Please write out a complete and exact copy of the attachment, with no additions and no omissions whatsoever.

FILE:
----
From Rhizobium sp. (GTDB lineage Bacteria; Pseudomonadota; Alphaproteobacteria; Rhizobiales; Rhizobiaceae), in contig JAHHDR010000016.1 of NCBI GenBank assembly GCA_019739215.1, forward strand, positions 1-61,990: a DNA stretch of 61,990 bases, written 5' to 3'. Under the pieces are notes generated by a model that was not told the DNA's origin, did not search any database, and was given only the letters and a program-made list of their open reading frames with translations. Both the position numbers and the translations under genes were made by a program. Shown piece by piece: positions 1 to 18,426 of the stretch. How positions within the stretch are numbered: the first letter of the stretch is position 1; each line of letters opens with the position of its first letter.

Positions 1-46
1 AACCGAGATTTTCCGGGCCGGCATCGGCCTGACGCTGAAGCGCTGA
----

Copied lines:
From Rhizobium sp. (GTDB lineage Bacteria; Pseudomonadota; Alphaproteobacteria; Rhizobiales; Rhizobiaceae), in contig JAHHDR010000016.1 of NCBI GenBank assembly GCA_019739215.1, forward strand, positions 1-61,990: a DNA stretch of 61,990 bases, written 5' to 3'. Under the pieces are notes generated by a model that was not told the DNA's origin, did not search any database, and was given only the letters and a program-made list of their open reading frames with translations. Both the position numbers and the translations under genes were made by a program. Shown piece by piece: positions 1 to 18,426 of the stretch. How positions within the stretch are numbered: the first letter of the stretch is position 1; each line of letters opens with the position of its first letter.

Positions 1-46
1 AACCGAGATTTTCCGGGCCGGCATCGGCCTGACGCTGAAGCGCTGA